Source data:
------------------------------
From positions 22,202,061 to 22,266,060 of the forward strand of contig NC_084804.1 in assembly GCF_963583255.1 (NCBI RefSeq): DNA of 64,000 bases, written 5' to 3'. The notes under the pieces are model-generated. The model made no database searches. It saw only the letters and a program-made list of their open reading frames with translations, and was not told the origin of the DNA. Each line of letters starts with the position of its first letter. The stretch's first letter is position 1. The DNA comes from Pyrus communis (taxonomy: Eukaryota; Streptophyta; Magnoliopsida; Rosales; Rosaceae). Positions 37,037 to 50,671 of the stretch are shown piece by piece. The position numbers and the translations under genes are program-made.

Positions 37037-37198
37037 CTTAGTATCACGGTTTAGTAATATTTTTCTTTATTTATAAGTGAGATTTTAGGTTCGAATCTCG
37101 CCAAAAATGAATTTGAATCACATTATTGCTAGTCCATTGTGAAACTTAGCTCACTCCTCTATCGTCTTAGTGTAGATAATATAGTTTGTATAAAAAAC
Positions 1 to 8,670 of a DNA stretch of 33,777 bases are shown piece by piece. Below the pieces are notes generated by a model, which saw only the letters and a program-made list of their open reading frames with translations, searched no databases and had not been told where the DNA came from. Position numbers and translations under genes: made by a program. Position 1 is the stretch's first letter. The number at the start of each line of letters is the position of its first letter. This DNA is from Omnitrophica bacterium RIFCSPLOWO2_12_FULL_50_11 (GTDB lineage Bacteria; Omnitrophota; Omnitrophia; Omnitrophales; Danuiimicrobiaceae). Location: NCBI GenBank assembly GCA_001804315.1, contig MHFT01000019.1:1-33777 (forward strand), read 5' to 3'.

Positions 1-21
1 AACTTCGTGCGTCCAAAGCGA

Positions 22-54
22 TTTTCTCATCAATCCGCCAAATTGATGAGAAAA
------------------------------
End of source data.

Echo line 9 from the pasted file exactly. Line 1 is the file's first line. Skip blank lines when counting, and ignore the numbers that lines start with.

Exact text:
22 TTTTCTCATCAATCCGCCAAATTGATGAGAAAA